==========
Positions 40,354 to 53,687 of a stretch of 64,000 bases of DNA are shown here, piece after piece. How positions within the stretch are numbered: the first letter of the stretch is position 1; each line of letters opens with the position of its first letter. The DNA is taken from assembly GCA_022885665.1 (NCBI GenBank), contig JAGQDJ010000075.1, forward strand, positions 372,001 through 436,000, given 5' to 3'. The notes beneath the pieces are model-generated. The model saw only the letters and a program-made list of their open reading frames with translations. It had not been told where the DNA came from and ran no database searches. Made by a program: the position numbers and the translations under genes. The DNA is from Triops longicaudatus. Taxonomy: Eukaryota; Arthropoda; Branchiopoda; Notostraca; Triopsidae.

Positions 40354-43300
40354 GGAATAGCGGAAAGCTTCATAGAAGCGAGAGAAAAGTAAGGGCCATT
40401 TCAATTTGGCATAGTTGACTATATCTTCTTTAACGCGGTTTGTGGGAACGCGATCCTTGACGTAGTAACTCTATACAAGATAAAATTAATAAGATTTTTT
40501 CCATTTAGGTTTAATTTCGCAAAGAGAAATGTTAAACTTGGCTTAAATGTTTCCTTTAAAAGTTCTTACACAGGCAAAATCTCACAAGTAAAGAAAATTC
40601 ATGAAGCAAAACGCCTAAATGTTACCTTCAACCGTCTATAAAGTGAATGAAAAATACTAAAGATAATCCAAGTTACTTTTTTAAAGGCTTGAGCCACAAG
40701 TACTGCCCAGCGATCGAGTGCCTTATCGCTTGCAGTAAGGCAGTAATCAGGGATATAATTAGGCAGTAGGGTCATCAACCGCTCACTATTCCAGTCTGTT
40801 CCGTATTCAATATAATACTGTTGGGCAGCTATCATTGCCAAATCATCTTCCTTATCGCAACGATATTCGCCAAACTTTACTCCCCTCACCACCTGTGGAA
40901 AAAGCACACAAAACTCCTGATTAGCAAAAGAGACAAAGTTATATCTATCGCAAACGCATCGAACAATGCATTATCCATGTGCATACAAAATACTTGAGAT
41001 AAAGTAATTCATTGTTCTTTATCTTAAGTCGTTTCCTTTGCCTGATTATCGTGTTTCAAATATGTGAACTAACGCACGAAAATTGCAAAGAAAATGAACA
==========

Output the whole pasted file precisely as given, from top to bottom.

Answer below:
Positions 40,354 to 53,687 of a stretch of 64,000 bases of DNA are shown here, piece after piece. How positions within the stretch are numbered: the first letter of the stretch is position 1; each line of letters opens with the position of its first letter. The DNA is taken from assembly GCA_022885665.1 (NCBI GenBank), contig JAGQDJ010000075.1, forward strand, positions 372,001 through 436,000, given 5' to 3'. The notes beneath the pieces are model-generated. The model saw only the letters and a program-made list of their open reading frames with translations. It had not been told where the DNA came from and ran no database searches. Made by a program: the position numbers and the translations under genes. The DNA is from Triops longicaudatus. Taxonomy: Eukaryota; Arthropoda; Branchiopoda; Notostraca; Triopsidae.

Positions 40354-43300
40354 GGAATAGCGGAAAGCTTCATAGAAGCGAGAGAAAAGTAAGGGCCATT
40401 TCAATTTGGCATAGTTGACTATATCTTCTTTAACGCGGTTTGTGGGAACGCGATCCTTGACGTAGTAACTCTATACAAGATAAAATTAATAAGATTTTTT
40501 CCATTTAGGTTTAATTTCGCAAAGAGAAATGTTAAACTTGGCTTAAATGTTTCCTTTAAAAGTTCTTACACAGGCAAAATCTCACAAGTAAAGAAAATTC
40601 ATGAAGCAAAACGCCTAAATGTTACCTTCAACCGTCTATAAAGTGAATGAAAAATACTAAAGATAATCCAAGTTACTTTTTTAAAGGCTTGAGCCACAAG
40701 TACTGCCCAGCGATCGAGTGCCTTATCGCTTGCAGTAAGGCAGTAATCAGGGATATAATTAGGCAGTAGGGTCATCAACCGCTCACTATTCCAGTCTGTT
40801 CCGTATTCAATATAATACTGTTGGGCAGCTATCATTGCCAAATCATCTTCCTTATCGCAACGATATTCGCCAAACTTTACTCCCCTCACCACCTGTGGAA
40901 AAAGCACACAAAACTCCTGATTAGCAAAAGAGACAAAGTTATATCTATCGCAAACGCATCGAACAATGCATTATCCATGTGCATACAAAATACTTGAGAT
41001 AAAGTAATTCATTGTTCTTTATCTTAAGTCGTTTCCTTTGCCTGATTATCGTGTTTCAAATATGTGAACTAACGCACGAAAATTGCAAAGAAAATGAACA